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  1. #1
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    Warped Seat Tube at Top Tube Joint

    What am I doing wrong here? Every time I braze a non-sleeved seat tube/top tube joint I end up with a warped seat tube. I've tried going hot and fast, slow and cold, big fillet and small fillet. The image attached is the frame I'm currently building. This time I brazed the joint in four segments and let the tube cool between each round. I was hoping to keep more strength in the seat tube to avoid warping by only have a 1/4 of the joint hot at any time...obviously this didn't work. Any thoughts?

    Warped Seat Tube at Top Tube Joint-img_2888.jpg

  2. #2
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    It's just the nature of steel. It expands when heated and retracts past the initial position when cooled. Thicker material will help.

    -Joel
    NOTHING WORKS LIKE CLOCKWORK

    www.clockworkbikes.com

  3. #3
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    What seat tube did you use? This is another great reason to use a sleeve at the joint, it will almost totally prevent this problem.

    -Walt
    Waltworks Custom Bicycles
    Park City, UT USA
    www.waltworks.com
    waltworks.blogspot.com

  4. #4
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    When you heat a spot in a tube, it wants to expand but the cooler metal around it won't let it. So it expands in by getting slightly fatter. But when it cools down it wants to shrink back in all directions so it both wants to get thinner and smaller. This pulls the are around the heated spot back in, which pulls the tube into an arc.

    The trick is to heat it equally at least on both sides if not all away around the tube.

  5. #5
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    Hey Walt, the seat tube is from Nova-31.7mm diameter x 0.8/0.6mm wall.

    I'm hoping once I braze the stays on it will pull a bit of the bend back then when I cut the tube to length deformation should be minimal. I'm using an aluminum shim to fit a 27.2 post so there shouldn't be an issue with seat post insertion.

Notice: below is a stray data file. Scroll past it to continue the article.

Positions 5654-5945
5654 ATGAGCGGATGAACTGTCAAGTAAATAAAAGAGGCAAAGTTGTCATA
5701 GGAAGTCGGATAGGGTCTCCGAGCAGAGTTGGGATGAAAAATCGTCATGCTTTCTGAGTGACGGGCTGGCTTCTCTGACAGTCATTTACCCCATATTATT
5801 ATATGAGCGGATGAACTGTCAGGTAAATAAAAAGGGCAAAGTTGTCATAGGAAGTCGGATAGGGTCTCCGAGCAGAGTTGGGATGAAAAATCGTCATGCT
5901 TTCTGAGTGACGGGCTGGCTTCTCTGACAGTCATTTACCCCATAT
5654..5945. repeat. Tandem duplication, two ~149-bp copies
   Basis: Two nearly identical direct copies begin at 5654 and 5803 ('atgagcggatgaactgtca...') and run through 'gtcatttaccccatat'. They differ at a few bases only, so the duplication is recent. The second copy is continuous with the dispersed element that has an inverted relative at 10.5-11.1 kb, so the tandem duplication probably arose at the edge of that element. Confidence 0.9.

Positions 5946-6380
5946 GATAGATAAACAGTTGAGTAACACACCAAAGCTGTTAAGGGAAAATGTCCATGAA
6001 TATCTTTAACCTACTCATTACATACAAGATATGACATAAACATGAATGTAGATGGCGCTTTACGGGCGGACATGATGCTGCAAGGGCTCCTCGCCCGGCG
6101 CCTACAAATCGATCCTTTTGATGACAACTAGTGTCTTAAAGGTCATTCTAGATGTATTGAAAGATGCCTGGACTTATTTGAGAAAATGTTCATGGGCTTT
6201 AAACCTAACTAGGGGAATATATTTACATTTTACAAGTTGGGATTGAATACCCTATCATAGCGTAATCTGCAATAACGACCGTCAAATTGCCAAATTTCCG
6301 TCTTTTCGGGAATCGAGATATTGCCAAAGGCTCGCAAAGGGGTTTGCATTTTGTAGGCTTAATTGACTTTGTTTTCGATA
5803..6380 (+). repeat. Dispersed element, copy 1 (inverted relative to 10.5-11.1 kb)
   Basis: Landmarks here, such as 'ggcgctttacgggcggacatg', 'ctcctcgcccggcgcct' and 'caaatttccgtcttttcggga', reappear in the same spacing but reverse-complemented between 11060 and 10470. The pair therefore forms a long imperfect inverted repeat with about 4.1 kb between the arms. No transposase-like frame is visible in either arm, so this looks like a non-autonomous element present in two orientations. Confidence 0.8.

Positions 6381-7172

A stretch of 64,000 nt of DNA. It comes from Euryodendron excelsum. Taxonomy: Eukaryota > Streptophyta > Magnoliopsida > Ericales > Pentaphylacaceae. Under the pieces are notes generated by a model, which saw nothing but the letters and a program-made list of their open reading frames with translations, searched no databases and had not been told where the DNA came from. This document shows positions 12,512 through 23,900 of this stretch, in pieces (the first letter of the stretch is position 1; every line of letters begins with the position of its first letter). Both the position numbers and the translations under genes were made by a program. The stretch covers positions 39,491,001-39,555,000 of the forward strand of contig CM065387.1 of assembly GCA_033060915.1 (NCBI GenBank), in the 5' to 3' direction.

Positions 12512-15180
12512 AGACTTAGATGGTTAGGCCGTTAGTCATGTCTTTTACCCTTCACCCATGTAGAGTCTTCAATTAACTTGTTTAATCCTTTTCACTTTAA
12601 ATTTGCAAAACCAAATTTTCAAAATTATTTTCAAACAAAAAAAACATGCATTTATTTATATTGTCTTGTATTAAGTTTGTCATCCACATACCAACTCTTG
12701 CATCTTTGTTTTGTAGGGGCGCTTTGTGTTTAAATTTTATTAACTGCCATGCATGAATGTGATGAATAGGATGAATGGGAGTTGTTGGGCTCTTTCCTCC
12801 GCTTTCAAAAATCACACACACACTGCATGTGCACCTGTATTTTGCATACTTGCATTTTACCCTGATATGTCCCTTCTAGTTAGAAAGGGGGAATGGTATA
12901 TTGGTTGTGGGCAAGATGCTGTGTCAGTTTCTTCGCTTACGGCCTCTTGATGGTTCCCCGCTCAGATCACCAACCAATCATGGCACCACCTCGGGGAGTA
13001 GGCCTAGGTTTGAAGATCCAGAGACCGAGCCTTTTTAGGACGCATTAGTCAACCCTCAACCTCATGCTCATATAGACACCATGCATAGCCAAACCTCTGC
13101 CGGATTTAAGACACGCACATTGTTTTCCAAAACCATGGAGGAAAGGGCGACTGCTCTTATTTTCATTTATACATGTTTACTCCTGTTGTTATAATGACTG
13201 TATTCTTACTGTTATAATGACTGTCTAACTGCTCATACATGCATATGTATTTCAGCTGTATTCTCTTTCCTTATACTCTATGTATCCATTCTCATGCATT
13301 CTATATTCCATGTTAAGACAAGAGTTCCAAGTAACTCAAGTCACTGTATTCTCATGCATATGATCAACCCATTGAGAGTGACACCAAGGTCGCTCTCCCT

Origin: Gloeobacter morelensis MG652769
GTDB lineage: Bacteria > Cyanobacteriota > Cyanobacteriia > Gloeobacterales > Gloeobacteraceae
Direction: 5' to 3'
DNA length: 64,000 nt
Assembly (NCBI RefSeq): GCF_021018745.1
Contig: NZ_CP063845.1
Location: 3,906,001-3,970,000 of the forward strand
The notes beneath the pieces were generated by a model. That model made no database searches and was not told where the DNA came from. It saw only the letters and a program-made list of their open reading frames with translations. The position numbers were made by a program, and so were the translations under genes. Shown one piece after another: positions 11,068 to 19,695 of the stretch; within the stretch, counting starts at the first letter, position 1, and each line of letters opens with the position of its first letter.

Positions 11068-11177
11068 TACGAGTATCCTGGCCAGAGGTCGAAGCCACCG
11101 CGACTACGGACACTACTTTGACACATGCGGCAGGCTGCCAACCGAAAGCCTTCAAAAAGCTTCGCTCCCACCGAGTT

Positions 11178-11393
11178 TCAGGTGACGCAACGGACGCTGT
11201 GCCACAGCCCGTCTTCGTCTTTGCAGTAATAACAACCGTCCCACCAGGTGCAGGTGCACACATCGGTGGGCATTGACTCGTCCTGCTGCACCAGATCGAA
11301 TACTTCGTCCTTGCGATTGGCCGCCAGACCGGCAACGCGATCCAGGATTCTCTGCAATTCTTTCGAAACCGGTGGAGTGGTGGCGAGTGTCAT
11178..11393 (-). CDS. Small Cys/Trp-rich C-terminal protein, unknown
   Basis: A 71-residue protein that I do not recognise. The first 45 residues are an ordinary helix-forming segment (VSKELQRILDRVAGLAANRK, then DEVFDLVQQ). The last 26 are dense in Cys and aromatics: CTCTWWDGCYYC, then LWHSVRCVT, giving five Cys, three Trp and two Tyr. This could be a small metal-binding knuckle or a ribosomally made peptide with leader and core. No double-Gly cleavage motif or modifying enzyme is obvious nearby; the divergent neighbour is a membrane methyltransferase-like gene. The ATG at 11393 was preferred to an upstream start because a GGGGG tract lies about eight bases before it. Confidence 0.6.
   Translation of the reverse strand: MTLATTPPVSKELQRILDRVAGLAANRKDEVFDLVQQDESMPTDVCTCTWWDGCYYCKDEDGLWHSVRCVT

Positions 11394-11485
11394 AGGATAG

Dr. Welby, thanks for the tip. I'll try heating 360 degrees of the seat tube next time and see if that eliminated the warping issue.

  6. #6
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    That's too thin anyway. It's not intended to be fillet brazed, it's for an OS lugged frame, I bet. You are just going to have it crack eventually, even if you can ream it enough to get a post in.

    Sleeve the next one, or use Nova's 31.8 external butt seat tube (can't remember the part number off the top of my head). Generally speaking the mininum wall thickness, un-sleeved, for fillet or TIG is about 1.2-1.3mm though if you're a heat-control stud and the rider isn't too big/aggro, 1.1mm is ok.

    Edit: Yes, unfortunately the gist of this is that you have to throw away the frame you're working on now and start over.

    -Walt
    Last edited by Walt; 04-01-2013 at 01:20 PM.
    Waltworks Custom Bicycles
    Park City, UT USA
    www.waltworks.com
    waltworks.blogspot.com

  7. #7
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    Quote Originally Posted by Walt View Post
    You are just going to have it crack eventually, even if you can ream it enough to get a post in.
    Yeah, that's a goner. Just for fun you can heat up the other side of the tube and see if you can "witch-wand" back to straight.

  8. #8
    650b me